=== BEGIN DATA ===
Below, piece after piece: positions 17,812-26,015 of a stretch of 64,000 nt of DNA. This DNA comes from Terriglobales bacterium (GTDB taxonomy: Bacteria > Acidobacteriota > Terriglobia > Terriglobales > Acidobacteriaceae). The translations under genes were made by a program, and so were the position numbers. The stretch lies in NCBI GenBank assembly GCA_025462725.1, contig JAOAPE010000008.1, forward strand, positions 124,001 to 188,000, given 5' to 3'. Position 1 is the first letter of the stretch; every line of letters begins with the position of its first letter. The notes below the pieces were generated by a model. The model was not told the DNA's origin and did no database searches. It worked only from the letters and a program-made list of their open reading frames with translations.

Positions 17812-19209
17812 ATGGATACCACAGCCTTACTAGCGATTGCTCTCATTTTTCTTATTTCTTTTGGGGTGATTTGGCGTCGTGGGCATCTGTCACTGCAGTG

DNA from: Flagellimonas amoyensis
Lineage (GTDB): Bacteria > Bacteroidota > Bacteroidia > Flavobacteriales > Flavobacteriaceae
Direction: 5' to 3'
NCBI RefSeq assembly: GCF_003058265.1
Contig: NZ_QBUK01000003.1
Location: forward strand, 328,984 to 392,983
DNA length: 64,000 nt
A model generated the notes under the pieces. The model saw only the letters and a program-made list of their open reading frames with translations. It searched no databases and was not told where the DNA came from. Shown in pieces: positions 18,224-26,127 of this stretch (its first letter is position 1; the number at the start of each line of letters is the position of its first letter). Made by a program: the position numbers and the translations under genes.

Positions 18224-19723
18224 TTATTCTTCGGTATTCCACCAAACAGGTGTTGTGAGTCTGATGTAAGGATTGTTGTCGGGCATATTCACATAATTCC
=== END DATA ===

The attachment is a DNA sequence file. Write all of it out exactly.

Below, piece after piece: positions 17,812-26,015 of a stretch of 64,000 nt of DNA. This DNA comes from Terriglobales bacterium (GTDB taxonomy: Bacteria > Acidobacteriota > Terriglobia > Terriglobales > Acidobacteriaceae). The translations under genes were made by a program, and so were the position numbers. The stretch lies in NCBI GenBank assembly GCA_025462725.1, contig JAOAPE010000008.1, forward strand, positions 124,001 to 188,000, given 5' to 3'. Position 1 is the first letter of the stretch; every line of letters begins with the position of its first letter. The notes below the pieces were generated by a model. The model was not told the DNA's origin and did no database searches. It worked only from the letters and a program-made list of their open reading frames with translations.

Positions 17812-19209
17812 ATGGATACCACAGCCTTACTAGCGATTGCTCTCATTTTTCTTATTTCTTTTGGGGTGATTTGGCGTCGTGGGCATCTGTCACTGCAGTG

DNA from: Flagellimonas amoyensis
Lineage (GTDB): Bacteria > Bacteroidota > Bacteroidia > Flavobacteriales > Flavobacteriaceae
Direction: 5' to 3'
NCBI RefSeq assembly: GCF_003058265.1
Contig: NZ_QBUK01000003.1
Location: forward strand, 328,984 to 392,983
DNA length: 64,000 nt
A model generated the notes under the pieces. The model saw only the letters and a program-made list of their open reading frames with translations. It searched no databases and was not told where the DNA came from. Shown in pieces: positions 18,224-26,127 of this stretch (its first letter is position 1; the number at the start of each line of letters is the position of its first letter). Made by a program: the position numbers and the translations under genes.

Positions 18224-19723
18224 TTATTCTTCGGTATTCCACCAAACAGGTGTTGTGAGTCTGATGTAAGGATTGTTGTCGGGCATATTCACATAATTCC